As one might expect, Maistre’s outlook was as much shaped by temperament and situation as reflection. He was initially a very tepid supporter of liberal reforms and even agreed with Louis XVI’s summoning of the Estates General. Though this may, in part, have been because his family owned land in France and stood to benefit from increased representation. Unfortunately, this flirtation with the Enlightenment came to a screeching halt when the French Revolution broke out. Maistre was horrified by the development and quickly made a name for himself as an impassioned defender of traditional authorities. The Revolutionary Wars damaged his family’s station, and he spent much of the period working for the King of Piedmont and Sardinia in exile, while writing critical notes on the happenings of the world. He eventually made his way to Russia, where he hoped to find a good religious people free of the taint of the Enlightenment. He was sadly disappointed, and Maistre’s often critical ruminations on Russian society found their way into Tolstoy’s War and Peace. His family’s fortunes were largely restored with the defeat of Napoleon in 1815. When he died in 1821, Maistre might have felt some satisfaction in witnessing the French monarchy restored and the Revolution’s changes apparently reversed. Of course, this was wistful thinking on the part of many reactionaries, as it turned out the genie could never be fully put back into the bottle.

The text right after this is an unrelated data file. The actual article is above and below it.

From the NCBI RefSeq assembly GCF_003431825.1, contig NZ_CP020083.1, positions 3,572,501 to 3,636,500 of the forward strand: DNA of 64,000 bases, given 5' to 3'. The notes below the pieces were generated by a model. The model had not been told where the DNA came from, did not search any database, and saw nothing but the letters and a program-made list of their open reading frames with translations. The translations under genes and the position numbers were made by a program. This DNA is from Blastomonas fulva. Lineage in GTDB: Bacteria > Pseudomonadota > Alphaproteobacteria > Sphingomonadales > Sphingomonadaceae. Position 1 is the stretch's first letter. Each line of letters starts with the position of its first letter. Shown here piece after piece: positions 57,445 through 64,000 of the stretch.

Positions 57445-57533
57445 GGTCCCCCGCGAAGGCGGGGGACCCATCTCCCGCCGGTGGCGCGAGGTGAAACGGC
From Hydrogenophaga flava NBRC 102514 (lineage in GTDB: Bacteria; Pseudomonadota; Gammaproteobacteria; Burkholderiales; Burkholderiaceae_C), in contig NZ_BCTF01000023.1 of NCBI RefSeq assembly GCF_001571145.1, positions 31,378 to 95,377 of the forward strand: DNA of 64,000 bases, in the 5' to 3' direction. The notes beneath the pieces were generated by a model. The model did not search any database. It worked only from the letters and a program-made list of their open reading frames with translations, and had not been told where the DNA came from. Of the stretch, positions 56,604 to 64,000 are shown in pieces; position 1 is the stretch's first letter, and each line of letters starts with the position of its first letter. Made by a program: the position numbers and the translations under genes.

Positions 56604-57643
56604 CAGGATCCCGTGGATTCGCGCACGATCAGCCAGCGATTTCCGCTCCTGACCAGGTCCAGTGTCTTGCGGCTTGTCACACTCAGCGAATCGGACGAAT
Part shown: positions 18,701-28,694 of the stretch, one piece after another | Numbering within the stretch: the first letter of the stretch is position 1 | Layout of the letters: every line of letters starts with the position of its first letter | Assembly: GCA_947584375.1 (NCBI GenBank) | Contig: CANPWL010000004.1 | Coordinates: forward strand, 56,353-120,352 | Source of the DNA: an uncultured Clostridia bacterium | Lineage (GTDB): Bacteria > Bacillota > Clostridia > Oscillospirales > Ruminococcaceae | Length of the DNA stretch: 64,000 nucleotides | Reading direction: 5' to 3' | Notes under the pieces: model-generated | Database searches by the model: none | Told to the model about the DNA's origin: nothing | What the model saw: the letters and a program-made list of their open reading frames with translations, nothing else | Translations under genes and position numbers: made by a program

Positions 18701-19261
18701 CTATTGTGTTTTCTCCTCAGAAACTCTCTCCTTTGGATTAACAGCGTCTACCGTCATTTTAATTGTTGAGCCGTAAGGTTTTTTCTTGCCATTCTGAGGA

As a thinker, Maistre nicely embodies Corey Robin’s characterization in The Reactionary Mind. He is anything but concerned with consistency or philosophical rigor, occasionally even dismissing philosophy as a whole for its tendency to make individuals skeptical of political and epistemic authorities. There is something of the Athenian public’s denunciation of Socrates as a “corruptor of youth” behind most of Maistre’s analyses. He continuously denounces reason as a destructive force which, at best, must be carefully kept in its place and, at worst, rejected entirely. As he put it in his short text Considerations on France